“We know that meaningful, positive connections can make all the difference in a child’s life. Together, we can foster those connections and support the behavioral health and social emotional learning of children and youth across Delaware. By investing in our children’s well-being, we invest in Delaware’s future,” said Josette Manning, Cabinet Secretary of the Department of Services for Children, Youth and Their Families. “I want to thank Lt. Governor Bethany Hall-Long for her leadership and passion on this topic, and applaud our stakeholders in the Department of Education and former U.S. Rep. Patrick J. Kennedy and Amy Kennedy for their continued advocacy. Discussions such as these elevate child and family well-being and promote innovation and collaboration.”   

There were several other speakers throughout the day with impressive experiences and backgrounds in behavioral health including Pro Tempore Sen. David Sokola, Sen. Nicole Poore, Sen. Sarah McBride, Sen. Marie Pinkney, Rep. Kendra Johnson and Rep. Melissa Minor-Brown; Dr. Jeffrey Menzer (Superintendent of Colonial School District), Jon Cooper (Director of Behavioral Health for Colonial School District), Forrest Watson III and Norwood Coleman (Life Health Center), Khayree Bey (Colonial School District’s 2021 Teacher of the Year and a Lt. Governor’s Challenge 2020 winner), the DOE team (Christine Alois, Susan Haberstroh, Michael Rodriguez and Teri Lawler), and DSCYF Secretary Josette Manning. 



Useful links can be found here:  

Ferris School Lacrosse Team Hosts 2021 Season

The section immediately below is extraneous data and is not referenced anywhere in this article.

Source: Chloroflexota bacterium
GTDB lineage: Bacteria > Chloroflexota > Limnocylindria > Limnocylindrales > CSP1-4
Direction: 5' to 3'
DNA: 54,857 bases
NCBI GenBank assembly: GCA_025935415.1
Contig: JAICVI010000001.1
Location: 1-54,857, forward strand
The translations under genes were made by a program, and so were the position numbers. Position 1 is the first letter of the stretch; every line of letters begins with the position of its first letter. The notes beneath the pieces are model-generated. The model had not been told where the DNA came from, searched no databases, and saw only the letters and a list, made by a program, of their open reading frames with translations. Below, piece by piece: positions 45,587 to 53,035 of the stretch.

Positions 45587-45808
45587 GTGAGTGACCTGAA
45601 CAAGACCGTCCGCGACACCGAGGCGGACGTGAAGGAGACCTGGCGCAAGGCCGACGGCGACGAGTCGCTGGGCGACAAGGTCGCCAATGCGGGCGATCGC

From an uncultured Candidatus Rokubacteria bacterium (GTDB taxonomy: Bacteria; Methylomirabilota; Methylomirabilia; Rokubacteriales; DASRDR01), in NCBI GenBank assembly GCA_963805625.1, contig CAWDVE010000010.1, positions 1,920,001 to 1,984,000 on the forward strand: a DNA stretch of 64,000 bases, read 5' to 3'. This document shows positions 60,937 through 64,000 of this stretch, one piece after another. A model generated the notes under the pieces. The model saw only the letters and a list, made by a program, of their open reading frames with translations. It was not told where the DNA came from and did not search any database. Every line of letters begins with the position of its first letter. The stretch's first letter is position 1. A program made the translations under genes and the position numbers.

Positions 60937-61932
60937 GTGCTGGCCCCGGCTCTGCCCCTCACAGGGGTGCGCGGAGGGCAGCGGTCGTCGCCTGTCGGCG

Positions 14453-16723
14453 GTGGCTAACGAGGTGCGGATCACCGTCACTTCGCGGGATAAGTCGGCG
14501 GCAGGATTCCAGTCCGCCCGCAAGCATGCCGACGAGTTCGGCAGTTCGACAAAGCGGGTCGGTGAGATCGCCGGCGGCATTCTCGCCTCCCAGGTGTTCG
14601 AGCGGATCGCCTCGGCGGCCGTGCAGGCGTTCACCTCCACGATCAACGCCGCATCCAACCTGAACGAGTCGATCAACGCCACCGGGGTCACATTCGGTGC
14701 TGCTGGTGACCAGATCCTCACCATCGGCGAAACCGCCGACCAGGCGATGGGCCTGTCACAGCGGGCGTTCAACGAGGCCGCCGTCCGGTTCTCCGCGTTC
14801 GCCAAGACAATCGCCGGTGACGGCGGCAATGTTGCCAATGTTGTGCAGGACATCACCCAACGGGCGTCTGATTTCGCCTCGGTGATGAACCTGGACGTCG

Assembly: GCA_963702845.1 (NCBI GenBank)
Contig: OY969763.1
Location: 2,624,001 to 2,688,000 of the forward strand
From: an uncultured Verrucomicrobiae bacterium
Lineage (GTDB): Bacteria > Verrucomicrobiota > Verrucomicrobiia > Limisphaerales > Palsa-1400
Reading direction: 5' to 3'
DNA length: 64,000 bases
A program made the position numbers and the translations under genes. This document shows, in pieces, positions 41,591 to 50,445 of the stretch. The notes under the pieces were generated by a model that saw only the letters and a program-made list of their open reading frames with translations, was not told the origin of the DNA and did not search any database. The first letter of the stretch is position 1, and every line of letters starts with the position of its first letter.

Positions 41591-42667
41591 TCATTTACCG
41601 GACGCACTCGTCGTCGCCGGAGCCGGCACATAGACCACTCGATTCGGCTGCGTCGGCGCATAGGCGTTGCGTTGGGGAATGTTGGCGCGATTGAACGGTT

WILMINGTON – After a one-year hiatus due to the COVID-19 pandemic, the Ferris School lacrosse team finished their Spring season strong.

“It has been an incredible experience to see the youth not only in some cases learn a new sport, but also learn about themselves,” said Tanya Banks, Superintendent of Ferris School. “Lacrosse brings together teamwork, sportsmanship, leadership, and resilience. Wins are fantastic – but at the end of the day, the personal growth a youth may feel is the biggest victory of all.”

In this photo, Ferris School and Polytech players and coaches get ready for their game in May.
In this photo, Ferris School and Polytech players and coaches get ready for their game in May.

Ferris School, a Level V secure care juvenile rehabilitation facility, has coordinated a lacrosse team since 2017 when the innovative program was first brought to Ferris, making it one of the first juvenile facilities with a lacrosse team. This year, the Ferris Falcons team and coaches followed DIAA and Delaware Division of Public Health guidance as they finished with a 3-1-1 record. Games were played at Ferris School. Ferris School Coaches Emmanuel Carlis and Douglas Griffin as well as volunteer coaches, Coach Dwaine Taylor, AVP Learning Consultant with Bank of America and Coach Kay McDonough, a former University of Delaware lacrosse player who recently received her doctorate from the university, guided youth through the season.

“I am extremely proud of the Ferris School staff, coaches, and youth for another successful season, especially under such unprecedented circumstances. It took much planning, coordination, and passion from our staff to make this season a reality for youth. It’s been a difficult year, but efforts such as this provide much hope for the future,” said John Stevenson, Director of the Division of Youth Rehabilitative Services, which oversees Ferris School. “When youth leave our care, we want nothing more than for them to have lives full of joy and success. This sports team provides an avenue to build those skills for the future.”

Media Contact: Jen Rini, jen.rini@delaware.gov

Ferris School Recognized as 2021 Finalist for National Juvenile Justice Award